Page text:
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My zsh adventure

As I discussed a few days ago, I’m always open to a better offer when it comes to tools. Yesterday, Dan Croak write a massive post describing how to set up OS X for Ruby on Rails development. In the post he points to dot files shared on GitHub by Joe Ferris, and mentions that the shell they use is zsh (an alternative to bash that’s based on ksh).

I started wondering about the allure of zsh — I’ve used bash for a long time, and when I started using it, it was the most powerful shell around. I figured that if people were leaving bash for zsh, there must be some compelling reason, and I decided to do some research.

If you’re looking for the zsh argument, Fried CPU outlines the advantages. Item number 4 on his list, “Share history across sessions” was enough to convince me to give it a shot.

After changing my shell with chsh, it was time to start tweaking the shell configuration. I went back and looked at the .zshrc mentioned in Joe Ferris’ post and then I started looking around elsewhere for more. There are a bunch of zsh configuration files at <a href=http://dotfiles.org/.zshrc”>dotfiles.org, and from among them I found _why’s particularly useful. (He has some code that updates the title bar in your Terminal window in a useful fashion that’s a must have.)

We tell ourselves that we live in a rational, scientific society, but Unix configuration files clearly indicate that’s not the case. Various snippets are passed around like bits of ancient lore, with most people who use them having no idea why they do what they do. Count me among the ignorant and possibly superstitious. (See also: sync; sync; halt.) You can find my current zshrc here, but don’t ask me how it works, yet.

The coolest trick I’ve seen zsh pull so far involves svn add. zsh is smart enough to include only files that have not yet been added in the tab completion list when you hit tab after svn add. So if you have a directory of 10 files and only one of them is new, zsh is smart enough to choose that file when you hit tab. I love little bits of brilliance like that.

The secret is that zsh provides a highly extensible system for customizing tab completion, so there are tab completion packages for many tools that handle the special cases. (zsh’s autocompletion library for the kill command is somewhat famous.)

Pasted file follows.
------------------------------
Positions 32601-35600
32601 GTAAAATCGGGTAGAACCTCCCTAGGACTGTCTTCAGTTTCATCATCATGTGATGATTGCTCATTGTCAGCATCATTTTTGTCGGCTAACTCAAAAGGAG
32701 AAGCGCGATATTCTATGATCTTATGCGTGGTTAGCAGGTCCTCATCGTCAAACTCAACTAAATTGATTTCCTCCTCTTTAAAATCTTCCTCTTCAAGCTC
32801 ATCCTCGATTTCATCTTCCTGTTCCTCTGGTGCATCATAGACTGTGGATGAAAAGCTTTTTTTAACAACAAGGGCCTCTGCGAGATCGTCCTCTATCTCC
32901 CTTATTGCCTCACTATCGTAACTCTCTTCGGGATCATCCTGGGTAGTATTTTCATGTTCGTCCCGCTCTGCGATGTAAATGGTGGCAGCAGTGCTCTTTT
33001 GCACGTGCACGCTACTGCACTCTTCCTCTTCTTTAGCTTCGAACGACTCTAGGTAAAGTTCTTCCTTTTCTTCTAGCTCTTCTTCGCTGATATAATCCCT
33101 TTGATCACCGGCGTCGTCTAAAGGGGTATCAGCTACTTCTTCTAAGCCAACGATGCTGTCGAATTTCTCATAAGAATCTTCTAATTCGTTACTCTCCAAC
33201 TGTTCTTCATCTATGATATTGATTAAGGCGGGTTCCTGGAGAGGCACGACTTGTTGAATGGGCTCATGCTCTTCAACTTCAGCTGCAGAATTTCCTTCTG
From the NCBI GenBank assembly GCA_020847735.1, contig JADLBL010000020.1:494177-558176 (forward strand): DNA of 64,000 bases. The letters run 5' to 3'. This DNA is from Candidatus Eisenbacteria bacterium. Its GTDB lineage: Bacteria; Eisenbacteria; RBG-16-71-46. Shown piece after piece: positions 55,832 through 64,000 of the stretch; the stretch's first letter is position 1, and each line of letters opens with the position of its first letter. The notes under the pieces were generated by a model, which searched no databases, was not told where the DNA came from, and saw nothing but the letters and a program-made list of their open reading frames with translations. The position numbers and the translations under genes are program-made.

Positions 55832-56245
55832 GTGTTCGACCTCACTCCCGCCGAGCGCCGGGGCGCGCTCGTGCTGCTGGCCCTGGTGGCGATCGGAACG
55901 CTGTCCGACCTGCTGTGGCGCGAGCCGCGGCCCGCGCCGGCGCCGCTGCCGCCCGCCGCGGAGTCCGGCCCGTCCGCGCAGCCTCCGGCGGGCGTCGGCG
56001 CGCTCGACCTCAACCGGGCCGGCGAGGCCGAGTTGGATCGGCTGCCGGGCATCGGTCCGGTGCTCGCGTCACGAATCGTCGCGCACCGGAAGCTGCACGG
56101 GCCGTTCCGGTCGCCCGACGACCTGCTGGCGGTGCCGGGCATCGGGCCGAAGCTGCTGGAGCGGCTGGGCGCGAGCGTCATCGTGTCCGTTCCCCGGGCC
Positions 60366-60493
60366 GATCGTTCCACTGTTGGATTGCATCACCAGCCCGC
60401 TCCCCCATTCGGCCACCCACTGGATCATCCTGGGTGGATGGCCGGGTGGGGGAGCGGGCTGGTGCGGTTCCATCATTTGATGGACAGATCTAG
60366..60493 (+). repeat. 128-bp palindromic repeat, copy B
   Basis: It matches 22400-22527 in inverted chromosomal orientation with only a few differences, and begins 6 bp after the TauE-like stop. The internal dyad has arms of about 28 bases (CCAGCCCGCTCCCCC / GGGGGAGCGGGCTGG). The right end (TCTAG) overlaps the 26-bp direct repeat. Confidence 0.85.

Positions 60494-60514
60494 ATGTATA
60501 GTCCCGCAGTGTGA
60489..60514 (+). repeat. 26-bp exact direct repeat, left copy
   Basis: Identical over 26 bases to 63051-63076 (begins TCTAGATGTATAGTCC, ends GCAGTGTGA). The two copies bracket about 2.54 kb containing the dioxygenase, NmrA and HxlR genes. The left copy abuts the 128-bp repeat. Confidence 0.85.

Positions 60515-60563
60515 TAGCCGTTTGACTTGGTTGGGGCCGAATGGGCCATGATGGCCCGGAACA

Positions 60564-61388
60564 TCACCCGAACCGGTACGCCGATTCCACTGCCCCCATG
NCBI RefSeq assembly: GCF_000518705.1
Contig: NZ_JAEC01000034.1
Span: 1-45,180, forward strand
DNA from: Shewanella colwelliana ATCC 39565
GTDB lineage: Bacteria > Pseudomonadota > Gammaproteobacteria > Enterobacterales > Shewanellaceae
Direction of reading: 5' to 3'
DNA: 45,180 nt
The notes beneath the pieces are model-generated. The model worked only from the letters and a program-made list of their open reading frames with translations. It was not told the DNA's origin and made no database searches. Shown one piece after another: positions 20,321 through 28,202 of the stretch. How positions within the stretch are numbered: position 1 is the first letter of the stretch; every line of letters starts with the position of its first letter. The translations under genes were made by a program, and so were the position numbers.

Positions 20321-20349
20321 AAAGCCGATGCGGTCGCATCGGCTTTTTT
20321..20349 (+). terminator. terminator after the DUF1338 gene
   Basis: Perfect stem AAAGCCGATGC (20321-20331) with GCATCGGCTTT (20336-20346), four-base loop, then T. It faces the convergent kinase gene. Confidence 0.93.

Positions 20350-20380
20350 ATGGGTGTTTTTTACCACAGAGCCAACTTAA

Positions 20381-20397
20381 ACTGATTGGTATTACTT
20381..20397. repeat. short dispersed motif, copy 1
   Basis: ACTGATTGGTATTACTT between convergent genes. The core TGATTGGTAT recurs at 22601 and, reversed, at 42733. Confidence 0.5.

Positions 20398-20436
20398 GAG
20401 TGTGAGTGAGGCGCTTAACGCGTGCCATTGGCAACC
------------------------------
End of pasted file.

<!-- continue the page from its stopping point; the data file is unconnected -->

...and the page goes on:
Playing with zsh is the best geeky distraction I’ve found in some time. I’d urge you to check it out.

5 Comments

  1. While I know that bash_completion is only a shadow of zsh, it does provide the advantage of not having to change systems.

  2. While exploring zsh (and giving some love to my other long-neglected dotfiles), I’m trying to only add things one at a time, so I can actually understand what they’re all doing. It makes it a lot more more rewarding as a learning experience. That said, we’ll see how long it takes for me to start pasting junk in wholesale.

  3. the link “dotfile.org” has a stray ” at the end.

    @Sean: what do you mean by “changing systems”?

  4. Sounds pretty cool, but I spend so little time at the command line these days that I can’t see I’d use it enough myself to switch. For good or ill, I live in Eclipse 95% of the time.

    However, the bit about not living in a rational, scientific world is very true. That’s why I always admired Perl, for admitting that the world is not a perfectly symmetrical problem that can be attacked by any Turing-complete language with exactly the same usefulness. If that were true we’d still be programming assembler.

    Perl, and from the sounds of it zsh, admit that there is complexity and unevenness in the world. Making tab-completion work exactly the same way for all commands is very consistent, but it’s not as helpful as making it work differently for different commands and avoiding doing things that you almost never mean to do. I think we’d be better off if more programmers thought about things this way rather than thinking that all problems must be solved in the most general way possible even at the expense of usability.

  5. I leookd it up and it bypasses security checks on files. Where normally you can only use completion files owned by root or your user. This allows you to use any file.I don’t think I consciously added the flag, was just part of a code snippet I found when I was first using ZSH.

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